(22) Strike means a public employees refusal in concerted action with others to report for duty, or his or her willful absence from his or her position, or his or her stoppage of work, or his or her absence in whole or in part from the full, faithful or proper performance of his or her duties of employment, for the purpose of inducing, influencing or coercing a change in the conditions, compensation, rights, privileges or obligations of public employment; however, nothing shall limit or impair the right of any public employee to lawfully express or communicate a complaint or opinion on any matter related to the conditions of employment.

(23) Supervisory employee means any individual having authority in the interest of the employer to hire, transfer, suspend, lay off, recall, promote, discharge, assign, reward or discipline other employees, or responsibly to direct them, or to adjust their grievances, or effectively to recommend such action, if in connection therewith, the exercise of the authority is not of a merely routine or clerical nature but requires the use of independent judgment. Failure to assert supervisory status in any Employment Relations Board proceeding or in negotiations for any collective bargaining agreement does not thereafter prevent assertion of supervisory status in any subsequent board proceeding or contract negotiation. Notwithstanding the provisions of this subsection, supervisory employee does not include:

(a) A nurse, charge nurse or nurse holding a similar position if that position has not traditionally been classified as supervisory; or

(b) A firefighter prohibited from striking by ORS 243.736 (Strikes by deputy district attorneys and certain emergency and public safety personnel) who assigns, transfers or directs the work of other employees but does not have the authority to hire, discharge or impose economic discipline on those employees.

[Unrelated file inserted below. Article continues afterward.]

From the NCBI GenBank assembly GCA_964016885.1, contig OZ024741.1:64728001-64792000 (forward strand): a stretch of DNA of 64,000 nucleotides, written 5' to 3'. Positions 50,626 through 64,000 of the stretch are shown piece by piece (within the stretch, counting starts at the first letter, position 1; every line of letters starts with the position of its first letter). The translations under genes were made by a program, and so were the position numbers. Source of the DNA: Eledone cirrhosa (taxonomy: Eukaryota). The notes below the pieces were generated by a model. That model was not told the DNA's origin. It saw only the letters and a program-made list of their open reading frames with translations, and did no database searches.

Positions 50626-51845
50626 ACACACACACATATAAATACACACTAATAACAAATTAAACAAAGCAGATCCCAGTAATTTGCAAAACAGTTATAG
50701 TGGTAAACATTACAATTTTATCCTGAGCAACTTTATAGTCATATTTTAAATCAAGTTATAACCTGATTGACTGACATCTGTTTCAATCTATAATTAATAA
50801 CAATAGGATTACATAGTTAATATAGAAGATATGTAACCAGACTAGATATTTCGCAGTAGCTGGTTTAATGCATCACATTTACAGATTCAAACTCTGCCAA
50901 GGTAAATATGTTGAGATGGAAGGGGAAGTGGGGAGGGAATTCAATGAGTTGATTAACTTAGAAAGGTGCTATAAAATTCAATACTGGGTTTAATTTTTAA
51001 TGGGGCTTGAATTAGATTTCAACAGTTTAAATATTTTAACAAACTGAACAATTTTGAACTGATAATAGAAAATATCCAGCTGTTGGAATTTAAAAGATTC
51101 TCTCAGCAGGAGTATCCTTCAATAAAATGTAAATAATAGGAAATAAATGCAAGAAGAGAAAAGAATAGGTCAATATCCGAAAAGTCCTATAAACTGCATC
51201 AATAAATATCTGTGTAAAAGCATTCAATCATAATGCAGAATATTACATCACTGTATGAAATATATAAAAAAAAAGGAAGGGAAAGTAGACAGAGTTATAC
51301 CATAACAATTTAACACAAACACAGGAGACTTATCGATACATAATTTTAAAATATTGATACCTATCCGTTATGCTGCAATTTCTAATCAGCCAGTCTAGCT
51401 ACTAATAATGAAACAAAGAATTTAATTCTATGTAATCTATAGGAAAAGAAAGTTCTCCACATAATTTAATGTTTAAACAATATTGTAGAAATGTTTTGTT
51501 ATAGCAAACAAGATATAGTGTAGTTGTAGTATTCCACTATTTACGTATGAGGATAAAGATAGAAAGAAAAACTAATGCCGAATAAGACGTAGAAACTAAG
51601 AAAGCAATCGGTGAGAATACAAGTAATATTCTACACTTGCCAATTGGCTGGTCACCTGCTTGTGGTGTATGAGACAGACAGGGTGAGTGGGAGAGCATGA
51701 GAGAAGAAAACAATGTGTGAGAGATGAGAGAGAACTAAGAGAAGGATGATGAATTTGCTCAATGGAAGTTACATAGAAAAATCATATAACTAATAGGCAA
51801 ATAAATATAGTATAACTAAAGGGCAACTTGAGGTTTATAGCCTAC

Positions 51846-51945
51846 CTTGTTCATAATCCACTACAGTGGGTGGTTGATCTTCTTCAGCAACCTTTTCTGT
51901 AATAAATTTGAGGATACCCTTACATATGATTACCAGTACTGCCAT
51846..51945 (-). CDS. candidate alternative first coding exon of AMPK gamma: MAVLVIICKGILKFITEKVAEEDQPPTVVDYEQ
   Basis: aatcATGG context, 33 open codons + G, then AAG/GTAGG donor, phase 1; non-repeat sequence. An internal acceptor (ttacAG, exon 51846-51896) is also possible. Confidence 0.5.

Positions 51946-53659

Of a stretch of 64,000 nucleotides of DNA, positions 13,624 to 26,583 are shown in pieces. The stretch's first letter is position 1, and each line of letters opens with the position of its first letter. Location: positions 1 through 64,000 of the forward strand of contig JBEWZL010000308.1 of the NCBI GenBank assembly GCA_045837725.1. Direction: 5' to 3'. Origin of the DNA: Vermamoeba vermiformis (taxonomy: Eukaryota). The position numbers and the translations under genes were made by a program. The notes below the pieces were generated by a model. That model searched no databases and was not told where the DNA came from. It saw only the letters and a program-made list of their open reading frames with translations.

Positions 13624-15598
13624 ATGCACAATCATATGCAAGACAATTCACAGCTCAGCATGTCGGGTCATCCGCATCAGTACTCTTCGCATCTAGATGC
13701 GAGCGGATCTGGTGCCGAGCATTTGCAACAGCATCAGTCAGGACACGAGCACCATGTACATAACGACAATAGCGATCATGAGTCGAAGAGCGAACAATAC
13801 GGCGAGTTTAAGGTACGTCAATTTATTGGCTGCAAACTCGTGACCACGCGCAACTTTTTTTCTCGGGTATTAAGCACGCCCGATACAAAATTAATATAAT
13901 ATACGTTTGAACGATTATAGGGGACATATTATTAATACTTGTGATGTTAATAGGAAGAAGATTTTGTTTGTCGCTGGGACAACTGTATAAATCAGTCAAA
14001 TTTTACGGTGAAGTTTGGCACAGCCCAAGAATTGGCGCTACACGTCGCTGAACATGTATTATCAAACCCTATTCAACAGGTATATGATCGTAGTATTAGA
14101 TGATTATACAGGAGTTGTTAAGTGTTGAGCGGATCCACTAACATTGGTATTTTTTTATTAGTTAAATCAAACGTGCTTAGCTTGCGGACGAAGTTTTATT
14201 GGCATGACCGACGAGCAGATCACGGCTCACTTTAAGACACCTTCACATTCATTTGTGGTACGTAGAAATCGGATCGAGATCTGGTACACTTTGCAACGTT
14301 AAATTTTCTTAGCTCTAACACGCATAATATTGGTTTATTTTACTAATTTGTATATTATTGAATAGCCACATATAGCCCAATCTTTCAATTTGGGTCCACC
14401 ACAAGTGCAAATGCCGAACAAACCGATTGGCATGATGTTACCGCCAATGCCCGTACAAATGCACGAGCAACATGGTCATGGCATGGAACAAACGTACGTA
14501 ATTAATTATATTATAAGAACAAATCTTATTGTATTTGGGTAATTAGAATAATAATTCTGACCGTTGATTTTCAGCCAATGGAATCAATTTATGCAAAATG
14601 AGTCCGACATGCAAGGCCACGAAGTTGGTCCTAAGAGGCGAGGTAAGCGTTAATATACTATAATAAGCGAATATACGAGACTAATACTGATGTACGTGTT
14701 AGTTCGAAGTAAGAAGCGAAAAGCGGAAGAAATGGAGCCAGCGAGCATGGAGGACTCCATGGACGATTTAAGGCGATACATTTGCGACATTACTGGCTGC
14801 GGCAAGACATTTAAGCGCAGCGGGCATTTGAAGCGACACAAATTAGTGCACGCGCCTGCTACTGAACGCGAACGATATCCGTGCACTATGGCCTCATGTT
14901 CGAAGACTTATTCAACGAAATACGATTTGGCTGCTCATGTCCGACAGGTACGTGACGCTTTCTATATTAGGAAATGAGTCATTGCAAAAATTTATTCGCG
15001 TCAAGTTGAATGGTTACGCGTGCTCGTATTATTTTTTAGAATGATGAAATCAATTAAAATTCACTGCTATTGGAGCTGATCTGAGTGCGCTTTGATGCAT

(24) Unfair labor practice means the commission of an act designated an unfair labor practice in ORS 243.672 (Unfair labor practices).

(25) Voluntary arbitration means the procedure whereby parties involved in a labor dispute mutually agree to submit their differences to a third party for a final and binding decision. [Formerly 243.711; 1975 c.728 §1; 1978 c.5 §1; 1987 c.792 §1; 1995 c.286 §1; 1999 c.59 §61; 2001 c.104 §75; 2007 c.141 §1a; 2007 c.144 §3; 2013 c.302 §1; 2014 c.15 §1; 2015 c.99 §1; 2015 c.767 §65]

Note: Section 2, chapter 15, Oregon Laws 2014, provides:

Sec. 2. The amendments to ORS 243.650 (Definitions for ORS 243.650 to 243.782) by section 1 of this 2014 Act apply only to collective bargaining agreements executed on or after the effective date of this 2014 Act [March 3, 2014]. [2014 c.15 §2]

Note: Section 2, chapter 99, Oregon Laws 2015, provides:

Sec. 2. The amendments to ORS 243.650 (Definitions for ORS 243.650 to 243.782) by section 1 of this 2015 Act apply to collective bargaining agreements entered into on or after the effective date of this 2015 Act [January 1, 2016]. [2015 c.99 §2]

See also annota­tions under ORS 243.711 in permanent edi­tion.

Notes of Decisions

The selec­tion of a fair-share ratifica­tion pro­ce­dure need only be some pro­ce­dure which reasonably reflects the opinion of the majority of the bargaining unit members. Oregon City Fedn. of Teachers v. Employe Rela­tions Bd., 23 Or App 540, 543 P2d 297 (1975)